As the summer wore on, more and more signs started to point towards the idea that the Los Angeles Lakers were planning to give LeBron James minutes at center this season.
The first indicator of such a plan was that, well, the team barely has any centers on their roster. They signed JaVale McGee in free agency, but due to asthma he’s unlikely to play more than 20 or so minutes per game. Ivica Zubac is still on the roster and hoping to break out, but after an up-and-down first two years of his career, it’s hard to imagine the Lakers are counting on him, even if they’re hopeful.
Beyond those two, the Lakers have rookie Moe Wagner and... that’s about it as far as players one would consider a traditional center option. Things got more interesting when word leaked out that the Lakers were hoping to see LeBron as a small-ball five in their own version of the Golden State Warriors’ death lineup, but it still didn’t seem like a certainty just how much James would be willing to play at the five.
We still don’t know how much he’s committing to, but James was asked if he’s open to playing some center on the official Lakers podcast, he didn’t reject the idea out of hand:
“I can do whatever it takes to win. Obviously I’m not going to start at center. That’s what we got big JaVale for, big Zubac. You know, we got some big guys. But I’m a basketball player. You put me on the floor I can make things happen.”
James making things happen at center wouldn’t be unexpected given his unmatched combination of size, speed and skill, but it would be new if he did it for more than token minutes.
According to the tracking website 82games.com, Cleveland Cavaliers lineups featuring James at center performed at a rate that would have outscored their opponents by 16.9 points per 48 minutes last season, but James only played an estimated one percent of his minutes there.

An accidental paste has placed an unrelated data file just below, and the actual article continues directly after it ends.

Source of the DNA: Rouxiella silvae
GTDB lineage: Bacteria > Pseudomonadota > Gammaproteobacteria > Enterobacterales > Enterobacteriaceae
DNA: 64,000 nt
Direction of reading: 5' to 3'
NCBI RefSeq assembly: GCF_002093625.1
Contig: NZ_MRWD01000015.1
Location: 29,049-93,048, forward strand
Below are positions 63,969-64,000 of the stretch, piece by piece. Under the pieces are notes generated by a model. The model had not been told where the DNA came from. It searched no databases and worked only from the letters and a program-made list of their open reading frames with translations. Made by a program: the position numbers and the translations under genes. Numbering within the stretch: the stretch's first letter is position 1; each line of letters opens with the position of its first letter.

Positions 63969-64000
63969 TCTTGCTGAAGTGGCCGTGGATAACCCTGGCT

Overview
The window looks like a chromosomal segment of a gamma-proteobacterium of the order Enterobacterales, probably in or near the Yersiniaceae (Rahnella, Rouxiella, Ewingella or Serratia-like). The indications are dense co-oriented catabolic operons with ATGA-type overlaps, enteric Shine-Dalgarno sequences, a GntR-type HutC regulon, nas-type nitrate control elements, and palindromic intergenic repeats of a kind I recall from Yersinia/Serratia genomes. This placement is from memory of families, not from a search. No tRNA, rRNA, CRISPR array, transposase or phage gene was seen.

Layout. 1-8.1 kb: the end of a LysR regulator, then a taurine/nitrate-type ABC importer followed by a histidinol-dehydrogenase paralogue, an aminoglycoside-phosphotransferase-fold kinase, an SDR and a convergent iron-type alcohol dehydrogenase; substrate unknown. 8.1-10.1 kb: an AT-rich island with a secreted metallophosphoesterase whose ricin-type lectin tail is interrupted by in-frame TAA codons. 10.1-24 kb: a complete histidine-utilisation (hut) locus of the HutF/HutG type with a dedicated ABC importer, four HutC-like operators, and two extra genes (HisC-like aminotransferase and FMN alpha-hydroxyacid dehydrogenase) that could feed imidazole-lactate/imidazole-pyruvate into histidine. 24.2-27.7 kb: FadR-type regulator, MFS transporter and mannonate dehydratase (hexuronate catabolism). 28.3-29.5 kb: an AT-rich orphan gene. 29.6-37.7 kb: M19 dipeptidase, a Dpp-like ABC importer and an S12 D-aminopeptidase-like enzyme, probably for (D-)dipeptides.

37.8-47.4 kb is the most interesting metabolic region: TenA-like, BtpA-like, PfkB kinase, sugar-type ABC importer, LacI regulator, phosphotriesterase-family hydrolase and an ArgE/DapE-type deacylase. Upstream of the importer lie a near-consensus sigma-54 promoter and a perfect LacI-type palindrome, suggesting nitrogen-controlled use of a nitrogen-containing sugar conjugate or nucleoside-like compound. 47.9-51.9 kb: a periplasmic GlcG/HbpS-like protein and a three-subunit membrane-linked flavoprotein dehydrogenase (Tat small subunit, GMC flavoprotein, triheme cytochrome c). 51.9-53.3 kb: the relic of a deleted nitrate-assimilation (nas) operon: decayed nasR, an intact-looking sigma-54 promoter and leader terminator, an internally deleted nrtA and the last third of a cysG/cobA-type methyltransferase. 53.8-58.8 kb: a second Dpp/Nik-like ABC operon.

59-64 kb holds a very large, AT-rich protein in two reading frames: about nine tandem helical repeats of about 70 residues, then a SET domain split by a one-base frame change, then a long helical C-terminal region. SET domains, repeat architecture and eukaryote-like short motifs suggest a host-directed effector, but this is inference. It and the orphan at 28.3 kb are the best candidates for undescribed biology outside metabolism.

That’s not a big enough sample size to responsibly scientifically extrapolate from, but with the NBA going smaller and smaller, it would seem reasonable to guess that James could excel as a small-ball center because he’s stout enough to defend post ups, and there aren’t many (any?) seven-footers in the league quick enough to defend him on the other end.
The problem is that such a lineup potentially creates unnecessary wear and tear on James in his 16th season, something the Lakers surely hope to avoid after signing him to a four-year deal this summer.
So as James noted, they have traditional centers for a reason. McGee, Zubac, and whoever else the Lakers want to throw out there can sop up the majority of the minutes at the five and save James the rigor of guarding players in the post, rim protection, screening and rebounding. But we now have confirmation that if the Lakers need James to play center for, say, five minutes to close a game against the Warriors that he’s game for it, which makes their biggest offseason acquisition potentially even bigger.
You can follow Harrison on Twitter at @hmfaigen.